SAILING OF USS KITTY HAWK HAS NOTHING TO DO WITH BEIJING'S WHITE PAPER
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SAILING OF USS KITTY HAWK HAS NOTHING TO DO WITH BEIJING'S WHITE PAPER

Washington, Feb. 23 (CNA) The sailing of the American aircraft carrier USS Kitty Hawk out of its home port of Yokosuka is to carry out a scheduled military drill and has nothing to do with Taiwan's presidential election or Beijing's white paper on the Taiwan issue, the US Defense Department said Wednesday.

The US Defense Department made the remarks in response to Japanese and Taiwanese news media reports that the USS Kitty Hawk left Yokosuka on Wednesday for a two-week experimental voyage and may be dispatched to the waters close to the Taiwan Strait.

A press official with the US Defense Department told CNA that the USS Kitty Hawk will stage routine military exercises in the waters off the Philippines and return to Yokosuka before Taiwan's March 18 presidential election. He said the aircraft carrier would not pass through the Taiwan Strait on its way to the waters near the Philippines.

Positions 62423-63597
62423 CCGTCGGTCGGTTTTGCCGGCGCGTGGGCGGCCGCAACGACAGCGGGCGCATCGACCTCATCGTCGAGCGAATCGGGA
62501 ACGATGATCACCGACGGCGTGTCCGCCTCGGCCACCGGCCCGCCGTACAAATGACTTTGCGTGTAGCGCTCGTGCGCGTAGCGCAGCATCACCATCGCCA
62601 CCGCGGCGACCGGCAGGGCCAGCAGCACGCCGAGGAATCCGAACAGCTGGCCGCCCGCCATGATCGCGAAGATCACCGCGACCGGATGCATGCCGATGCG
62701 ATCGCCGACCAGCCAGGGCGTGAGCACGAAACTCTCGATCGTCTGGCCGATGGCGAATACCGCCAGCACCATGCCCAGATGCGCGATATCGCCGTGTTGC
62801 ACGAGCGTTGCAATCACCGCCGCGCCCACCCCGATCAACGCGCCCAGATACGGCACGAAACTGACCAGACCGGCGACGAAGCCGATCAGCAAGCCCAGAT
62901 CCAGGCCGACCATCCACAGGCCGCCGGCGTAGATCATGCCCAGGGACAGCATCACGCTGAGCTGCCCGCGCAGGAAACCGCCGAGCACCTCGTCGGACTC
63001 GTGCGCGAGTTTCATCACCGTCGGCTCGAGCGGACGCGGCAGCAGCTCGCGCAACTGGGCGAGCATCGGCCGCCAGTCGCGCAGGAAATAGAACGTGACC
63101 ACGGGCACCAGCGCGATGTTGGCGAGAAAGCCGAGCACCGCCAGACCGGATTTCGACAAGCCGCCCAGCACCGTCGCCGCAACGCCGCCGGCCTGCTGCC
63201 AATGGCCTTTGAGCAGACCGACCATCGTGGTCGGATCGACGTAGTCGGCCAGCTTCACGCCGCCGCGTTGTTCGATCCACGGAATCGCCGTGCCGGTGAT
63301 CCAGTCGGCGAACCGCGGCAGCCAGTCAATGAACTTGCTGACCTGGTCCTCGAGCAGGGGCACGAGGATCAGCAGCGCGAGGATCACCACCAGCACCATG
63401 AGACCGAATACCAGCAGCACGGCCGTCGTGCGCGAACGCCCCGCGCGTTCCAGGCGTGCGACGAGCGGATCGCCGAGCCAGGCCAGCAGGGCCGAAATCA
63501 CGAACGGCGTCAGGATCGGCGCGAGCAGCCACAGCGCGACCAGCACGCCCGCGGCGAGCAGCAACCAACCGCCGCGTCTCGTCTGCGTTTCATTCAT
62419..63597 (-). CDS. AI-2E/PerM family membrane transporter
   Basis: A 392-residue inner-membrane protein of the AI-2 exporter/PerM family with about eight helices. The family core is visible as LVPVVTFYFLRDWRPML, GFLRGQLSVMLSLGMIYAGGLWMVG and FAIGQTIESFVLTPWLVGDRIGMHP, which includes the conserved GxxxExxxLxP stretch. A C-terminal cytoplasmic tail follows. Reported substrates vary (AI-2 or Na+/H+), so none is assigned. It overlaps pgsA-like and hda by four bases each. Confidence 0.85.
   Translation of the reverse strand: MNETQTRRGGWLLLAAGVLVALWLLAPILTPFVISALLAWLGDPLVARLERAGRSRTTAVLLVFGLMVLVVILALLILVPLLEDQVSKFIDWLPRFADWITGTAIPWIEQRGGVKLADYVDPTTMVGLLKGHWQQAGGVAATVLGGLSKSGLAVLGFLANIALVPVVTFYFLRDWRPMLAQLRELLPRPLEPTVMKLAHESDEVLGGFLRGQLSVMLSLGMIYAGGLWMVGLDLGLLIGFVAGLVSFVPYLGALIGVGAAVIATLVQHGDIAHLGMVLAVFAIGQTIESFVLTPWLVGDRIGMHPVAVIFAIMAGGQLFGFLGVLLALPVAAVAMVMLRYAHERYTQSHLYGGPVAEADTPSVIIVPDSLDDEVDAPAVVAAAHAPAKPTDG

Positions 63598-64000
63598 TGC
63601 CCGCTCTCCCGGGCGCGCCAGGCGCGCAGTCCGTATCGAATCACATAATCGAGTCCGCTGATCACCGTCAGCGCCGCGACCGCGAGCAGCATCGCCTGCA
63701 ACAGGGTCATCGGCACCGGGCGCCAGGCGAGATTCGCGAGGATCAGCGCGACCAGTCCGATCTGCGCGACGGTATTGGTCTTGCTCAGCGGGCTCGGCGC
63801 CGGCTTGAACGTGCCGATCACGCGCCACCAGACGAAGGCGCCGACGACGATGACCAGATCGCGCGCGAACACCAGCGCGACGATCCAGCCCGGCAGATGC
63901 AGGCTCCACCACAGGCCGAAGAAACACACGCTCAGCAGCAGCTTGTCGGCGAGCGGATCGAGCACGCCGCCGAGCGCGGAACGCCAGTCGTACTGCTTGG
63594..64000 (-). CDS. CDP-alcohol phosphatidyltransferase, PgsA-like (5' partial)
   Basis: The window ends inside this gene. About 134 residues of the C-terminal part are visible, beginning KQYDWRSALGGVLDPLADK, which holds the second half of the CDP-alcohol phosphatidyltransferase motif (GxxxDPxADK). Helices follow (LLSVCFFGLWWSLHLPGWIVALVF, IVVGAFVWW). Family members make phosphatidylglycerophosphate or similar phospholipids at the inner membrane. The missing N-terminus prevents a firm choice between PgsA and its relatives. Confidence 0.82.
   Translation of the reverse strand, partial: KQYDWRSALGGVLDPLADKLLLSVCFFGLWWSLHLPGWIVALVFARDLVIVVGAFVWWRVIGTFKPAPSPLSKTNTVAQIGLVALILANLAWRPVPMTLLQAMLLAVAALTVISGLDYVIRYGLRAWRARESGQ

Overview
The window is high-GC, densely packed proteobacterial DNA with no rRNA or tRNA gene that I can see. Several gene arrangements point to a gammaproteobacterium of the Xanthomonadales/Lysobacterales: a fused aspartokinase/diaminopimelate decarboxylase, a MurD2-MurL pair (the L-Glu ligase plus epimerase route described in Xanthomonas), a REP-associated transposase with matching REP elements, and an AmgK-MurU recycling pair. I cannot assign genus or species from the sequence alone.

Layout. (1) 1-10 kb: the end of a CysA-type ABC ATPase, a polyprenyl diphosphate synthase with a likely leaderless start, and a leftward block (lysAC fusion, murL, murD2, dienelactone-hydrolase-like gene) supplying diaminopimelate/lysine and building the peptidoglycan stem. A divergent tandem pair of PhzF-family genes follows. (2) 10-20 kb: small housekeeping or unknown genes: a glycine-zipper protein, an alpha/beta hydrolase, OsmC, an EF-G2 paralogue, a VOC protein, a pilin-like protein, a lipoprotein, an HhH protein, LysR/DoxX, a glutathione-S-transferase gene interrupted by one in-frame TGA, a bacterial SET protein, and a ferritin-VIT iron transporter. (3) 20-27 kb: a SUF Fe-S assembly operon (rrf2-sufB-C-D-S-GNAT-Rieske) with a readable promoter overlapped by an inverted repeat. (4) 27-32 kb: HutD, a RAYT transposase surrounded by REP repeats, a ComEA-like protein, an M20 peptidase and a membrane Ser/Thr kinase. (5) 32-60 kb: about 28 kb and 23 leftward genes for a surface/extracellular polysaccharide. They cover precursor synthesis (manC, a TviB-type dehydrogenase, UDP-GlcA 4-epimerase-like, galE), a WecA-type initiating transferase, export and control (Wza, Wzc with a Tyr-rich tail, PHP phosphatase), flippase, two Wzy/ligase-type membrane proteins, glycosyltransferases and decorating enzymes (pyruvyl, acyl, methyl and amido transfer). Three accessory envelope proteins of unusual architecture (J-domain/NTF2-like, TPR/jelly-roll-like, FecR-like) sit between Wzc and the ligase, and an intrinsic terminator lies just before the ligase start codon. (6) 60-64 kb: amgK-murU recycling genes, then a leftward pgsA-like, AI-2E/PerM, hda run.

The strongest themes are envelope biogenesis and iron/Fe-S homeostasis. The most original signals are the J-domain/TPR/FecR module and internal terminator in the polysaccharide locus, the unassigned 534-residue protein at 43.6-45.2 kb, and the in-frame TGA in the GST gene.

The Defense Department official also denied the report that the aircraft carrier USS Nimitz will reach the waters near the Taiwan Strait by the end of this month, saying that the aircraft carrier is now undergoing a 33-month period of servicing at the port of Newport News in Virginia.

A US Navy official told CNA that the United States has not made any changes to its naval deployments in East Asia following Beijing's announcement on Tuesday of its white paper on the "one China policy and the Taiwan issue" in which it warns Taiwan not to push for independence or indefinitely delay negotiations for peaceful unification at the risk of military invasion.

The official also denied the report that the United States had dispatched additional warships to the waters close to the Taiwan Strait earlier in the month on a mission to help defend Taiwan in the run-up to its presidential election.

Another US official said that at present, the United States has a military force of 100,000 personnel deployed in the Far East as a rule to cope with unexpected situations and to closely watch any signs of action in the region. (By Jay Chen and David Hsu)